Scale C Costs Awarded Following Injury Prosecution "Of More Than Ordinary Difficulty"
Reasons for judgement were released recently by the BC Supreme Court, Vancouver Registry, illustrating circumstances when increased “scale c” costs are appropriate.
In the recent case (Wallman v. Doe) the Plaintiff suffered a disabling brain injury following a motor vehicle collision and was awarded damages following a lengthy trial. The Plaintiff was awarded costs on Scale C and in finding this increased scale was appropriate Mr. Justice Weatherill provided the following reasons:
6] By any measure, this was a complex case that, although courteously and cooperatively fought, was nevertheless hard fought with little, if anything, conceded. The defendants’ position throughout was that the plaintiff’s alleged brain injury was not real. The trial occupied 29 days. Forty‑three witnesses were called by the parties, including 16 engineering and medical experts. Sixteen expert reports were exchanged.
 The engineering experts provided opinions regarding the biomechanics of and the acceleration and other forces imparted upon a human body during a rear‑end collision, mechanical engineering, accident reconstruction, and Monte Carlo simulations to predict the probability of various accident scenarios.
 The medical expert evidence included opinions of psychiatrists, psychologists, neurologists, a neuro‑opthalmologist, physiatrist and a speech pathologist.
 In addition, there was expert evidence from occupational therapists, rehabilitation and vocational consultants, and economists.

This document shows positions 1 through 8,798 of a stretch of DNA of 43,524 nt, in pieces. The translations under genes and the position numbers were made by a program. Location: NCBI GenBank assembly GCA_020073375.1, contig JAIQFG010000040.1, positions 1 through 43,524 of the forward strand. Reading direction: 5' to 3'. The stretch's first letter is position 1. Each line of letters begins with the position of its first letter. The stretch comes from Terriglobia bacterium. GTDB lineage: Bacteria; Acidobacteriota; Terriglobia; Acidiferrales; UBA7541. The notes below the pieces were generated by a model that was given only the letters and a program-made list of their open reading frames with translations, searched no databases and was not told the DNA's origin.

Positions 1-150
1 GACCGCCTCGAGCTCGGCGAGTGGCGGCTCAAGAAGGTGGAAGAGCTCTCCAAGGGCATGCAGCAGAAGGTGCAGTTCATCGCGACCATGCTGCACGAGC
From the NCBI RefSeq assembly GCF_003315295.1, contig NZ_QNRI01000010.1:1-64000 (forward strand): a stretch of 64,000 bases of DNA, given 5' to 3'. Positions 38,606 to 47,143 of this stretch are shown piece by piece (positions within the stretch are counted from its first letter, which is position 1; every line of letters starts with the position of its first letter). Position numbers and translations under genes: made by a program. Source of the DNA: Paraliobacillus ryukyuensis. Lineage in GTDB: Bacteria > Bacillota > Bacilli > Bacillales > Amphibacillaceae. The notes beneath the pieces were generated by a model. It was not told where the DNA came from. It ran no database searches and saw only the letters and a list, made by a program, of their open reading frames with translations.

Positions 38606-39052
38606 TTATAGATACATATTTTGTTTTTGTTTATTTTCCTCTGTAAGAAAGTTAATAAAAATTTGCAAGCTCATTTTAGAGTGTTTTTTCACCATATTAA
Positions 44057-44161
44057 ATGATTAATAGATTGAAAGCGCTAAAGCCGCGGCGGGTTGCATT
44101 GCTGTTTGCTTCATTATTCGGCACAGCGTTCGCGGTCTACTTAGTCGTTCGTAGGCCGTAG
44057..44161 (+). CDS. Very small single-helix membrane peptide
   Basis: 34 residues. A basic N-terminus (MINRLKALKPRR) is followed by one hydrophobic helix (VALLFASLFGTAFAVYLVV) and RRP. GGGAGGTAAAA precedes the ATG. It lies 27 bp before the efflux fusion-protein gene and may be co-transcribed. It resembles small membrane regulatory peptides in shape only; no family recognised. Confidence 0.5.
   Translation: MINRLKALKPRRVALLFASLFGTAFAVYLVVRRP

The defendants conducted several pre‑trial examinations of nine witnesses, conducted two and a half days of examinations for discovery of the plaintiff, during which he was asked 2,669 questions. Considerable steps were taken by the parties in an effort to prove or disprove the plaintiff’s claim that he had suffered a mild traumatic brain injury during the accident. Most, if not all, of the expert evidence was focused on whether the plaintiff sustained a mild traumatic brain injury as a result of a relatively minor rear‑end impact during the accident.
 In addition, there were several pre‑trial applications, most of which were of ordinary difficulty, but one involved the plaintiff’s successful motion to strike the defendants’ jury notice on the basis that the case had become complex and would be too lengthy for a jury to retain the evidence. This application was the subject of two hearings in the Court of Appeal.
 In my view, this action was plainly one of more‑than‑ordinary difficulty. The plaintiff is entitled to an award of costs at Scale C.